River Carpsucker - Carpiodes carpio
The river carpsucker has a widespread distribution in warm-water prairie streams, rivers and reservoirs. Only a few individuals reach the largest weight of about 10 pounds. All suckers have long intestines, which is an adaptation for processing detritus and plant material in addition to the insects, snails and clams they pick up from stream and lake bottoms. The chief value of suckers is as forage and bait for sport fishes. Most fishermen believe that suckers compete with trout, but most species of fish that have evolved together as these have developed mechanisms to minimize competition. River carpsuckers are occasionally caught on hook and line.
Sides silvery, back brown to olive, underside white. Lower fins white.
Western Hemisphere Range
Observations in Montana Natural Heritage Program Database
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May make extensive spawning runs to larger tributary streams e.g., Marias River, Tongue River.
Reservoirs and the pools and backwaters of rivers. Spawn in larger streams with backwater areas.
Mostly diatoms and filamentous algae from the stream bottom, but also aquatic invertebrate larvae make up a large portion of the diet.
Downstream portions of Yellowstone River important as rearing areas. A schooling fish.
Spawns May - July over vegetation along shorelines of reservoir and quiet areas of streams. Incubation: 8-15 days. Sexually mature at 2-3 yrs. Spawn peaks in June on middle Missouri River.
- Additional ReferencesLegend: View Online Publication
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- Barfoot, C.A. 1993. Longitudinal distribution of fishes and habitat in Little Beaver Creek, Montana. M.Sc. Thesis. Bozeman, MT: Montana State University. 66 p.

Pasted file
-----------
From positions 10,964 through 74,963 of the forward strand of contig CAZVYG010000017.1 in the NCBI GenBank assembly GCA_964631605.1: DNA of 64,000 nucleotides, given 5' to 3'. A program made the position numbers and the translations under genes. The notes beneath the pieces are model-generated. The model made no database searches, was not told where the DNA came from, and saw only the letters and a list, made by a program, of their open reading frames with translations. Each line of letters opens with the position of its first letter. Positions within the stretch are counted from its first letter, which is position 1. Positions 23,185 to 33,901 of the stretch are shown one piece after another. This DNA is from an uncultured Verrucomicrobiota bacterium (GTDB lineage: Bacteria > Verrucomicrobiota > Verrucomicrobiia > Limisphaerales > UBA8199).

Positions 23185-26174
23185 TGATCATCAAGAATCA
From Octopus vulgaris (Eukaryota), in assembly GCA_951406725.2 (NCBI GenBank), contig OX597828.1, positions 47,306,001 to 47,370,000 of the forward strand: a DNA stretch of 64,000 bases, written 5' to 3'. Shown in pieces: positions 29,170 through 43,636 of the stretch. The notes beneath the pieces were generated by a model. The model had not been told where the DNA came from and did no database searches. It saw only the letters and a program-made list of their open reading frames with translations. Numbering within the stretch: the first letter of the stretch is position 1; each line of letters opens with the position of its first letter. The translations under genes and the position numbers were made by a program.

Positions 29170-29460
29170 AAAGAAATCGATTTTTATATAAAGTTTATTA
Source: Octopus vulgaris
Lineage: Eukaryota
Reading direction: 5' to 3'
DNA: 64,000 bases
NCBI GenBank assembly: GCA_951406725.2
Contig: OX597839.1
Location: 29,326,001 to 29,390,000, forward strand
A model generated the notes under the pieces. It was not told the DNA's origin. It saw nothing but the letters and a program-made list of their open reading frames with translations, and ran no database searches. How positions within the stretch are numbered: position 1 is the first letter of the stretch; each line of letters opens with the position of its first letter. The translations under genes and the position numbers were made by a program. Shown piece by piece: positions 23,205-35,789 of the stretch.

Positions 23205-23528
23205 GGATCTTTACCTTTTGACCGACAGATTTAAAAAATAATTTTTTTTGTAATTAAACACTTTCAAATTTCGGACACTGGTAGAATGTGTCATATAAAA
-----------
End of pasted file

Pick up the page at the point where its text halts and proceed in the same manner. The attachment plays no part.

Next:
- Clancey, C.G. 1978. The fish and aquatic invertebrates in Sarpy Creek, Montana. M.Sc. Thesis. Bozeman, MT: Montana State University. 54 p.
- Craig, V.E. 1952. A story of fish production as it applies to Montana. M.Sc. Thesis. Bozeman, MT: Montana State University. 92 p.
- Duncan, M.B. 2019. Distributions, abundances, and movements of small, nongame fishes in a large Great Plains river network. Ph.D. Dissertation. Bozeman, MT: Montana State University. 255 p.
- Montana Department of Fish, Wildlife and Parks. 1989. Northeast Montana Warmwater Ecosystem Investigations: project period 7/1/88 through 6/30/89. Proj.# F-46-R-2; Job# V-e. 21p.
- Mullen, J.A. 2007. Spatiotemporal variation of fish assemblages in Montana prairie streams. M.Sc. Thesis. Bozeman, MT: Montana State University. 102 p.
- Mullins, M.S. 1991. Biology and predator use of cisco (Coregonus artedi) in Fort Peck Reservoir, Montana. M.Sc. Thesis. Bozeman, MT: Montana State University. 68 p.
- Penkal, R.F. 1977. Black bass populations of the Tongue River Reservoir, Montana. M.Sc. Thesis. Bozeman, MT: Montana State University. 111 p.
- Rosenthal, L.R. 2007. Evaluation of distribution and fish passage in relation to road culverts in two eastern Montana prairie streams. M.Sc. Thesis. Bozeman, MT: Montana State University. 78 p.
- Stash, S.W. 2001. Distribution, relative abundance, and habitat associations of Milk River fishes related to irrigation diversion dams. M.Sc. Thesis. Bozeman, MT: Montana State University. 82 p.
- Stevenson, H.R. 1975. The trout fishery of the Bighorn River below Yellowtail Dam, Montana. M.Sc. Thesis. Bozeman, MT: Montana State University. 67 p.
- Stringer, A.L. 2018. Status of Northern Pearl Dace and chrosomid dace in prairie streams of Montana. M.Sc. Thesis. Bozeman, MT: Montana State University. 150 p.
- Trenka, R.J. 2000. Community structure and habitat associations of fishes of the lower Tongue and Powder Rivers. M.Sc. Thesis. Bozeman, MT: Montana State University. 85 p.
- USDI Bureau of Land Management. No date. Fishes of the Miles city, Montana BLM District. Miles City, MT: Miles City BLM District pamphlet. 12 p.
- Wuellner, M.R. 2007. Influence of reach and watershed characteristics on fish distributions in small streams of eastern Montana. M.Sc. Thesis. Bozeman, MT: Montana State University. 80 p.
- Additional Sources of Information Related to "Fish"